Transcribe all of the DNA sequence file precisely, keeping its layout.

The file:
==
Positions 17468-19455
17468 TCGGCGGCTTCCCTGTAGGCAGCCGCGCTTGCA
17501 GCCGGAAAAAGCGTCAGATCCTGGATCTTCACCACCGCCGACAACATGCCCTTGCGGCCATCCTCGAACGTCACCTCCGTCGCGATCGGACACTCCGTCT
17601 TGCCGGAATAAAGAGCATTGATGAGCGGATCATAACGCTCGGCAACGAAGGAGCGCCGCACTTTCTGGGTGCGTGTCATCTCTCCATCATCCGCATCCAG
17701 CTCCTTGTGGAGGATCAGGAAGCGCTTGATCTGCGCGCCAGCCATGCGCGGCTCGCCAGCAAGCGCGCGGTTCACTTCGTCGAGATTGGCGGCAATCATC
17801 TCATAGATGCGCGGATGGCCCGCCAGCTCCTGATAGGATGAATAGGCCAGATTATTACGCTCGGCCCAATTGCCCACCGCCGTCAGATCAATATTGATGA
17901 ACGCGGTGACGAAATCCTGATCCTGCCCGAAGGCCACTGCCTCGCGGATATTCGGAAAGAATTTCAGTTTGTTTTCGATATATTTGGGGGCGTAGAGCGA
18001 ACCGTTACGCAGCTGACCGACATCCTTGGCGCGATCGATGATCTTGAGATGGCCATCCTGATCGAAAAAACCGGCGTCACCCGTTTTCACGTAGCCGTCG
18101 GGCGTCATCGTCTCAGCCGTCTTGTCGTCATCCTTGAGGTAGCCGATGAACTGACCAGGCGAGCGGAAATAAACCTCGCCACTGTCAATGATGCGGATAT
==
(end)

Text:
Positions 17468-19455
17468 TCGGCGGCTTCCCTGTAGGCAGCCGCGCTTGCA
17501 GCCGGAAAAAGCGTCAGATCCTGGATCTTCACCACCGCCGACAACATGCCCTTGCGGCCATCCTCGAACGTCACCTCCGTCGCGATCGGACACTCCGTCT
17601 TGCCGGAATAAAGAGCATTGATGAGCGGATCATAACGCTCGGCAACGAAGGAGCGCCGCACTTTCTGGGTGCGTGTCATCTCTCCATCATCCGCATCCAG
17701 CTCCTTGTGGAGGATCAGGAAGCGCTTGATCTGCGCGCCAGCCATGCGCGGCTCGCCAGCAAGCGCGCGGTTCACTTCGTCGAGATTGGCGGCAATCATC
17801 TCATAGATGCGCGGATGGCCCGCCAGCTCCTGATAGGATGAATAGGCCAGATTATTACGCTCGGCCCAATTGCCCACCGCCGTCAGATCAATATTGATGA
17901 ACGCGGTGACGAAATCCTGATCCTGCCCGAAGGCCACTGCCTCGCGGATATTCGGAAAGAATTTCAGTTTGTTTTCGATATATTTGGGGGCGTAGAGCGA
18001 ACCGTTACGCAGCTGACCGACATCCTTGGCGCGATCGATGATCTTGAGATGGCCATCCTGATCGAAAAAACCGGCGTCACCCGTTTTCACGTAGCCGTCG
18101 GGCGTCATCGTCTCAGCCGTCTTGTCGTCATCCTTGAGGTAGCCGATGAACTGACCAGGCGAGCGGAAATAAACCTCGCCACTGTCAATGATGCGGATAT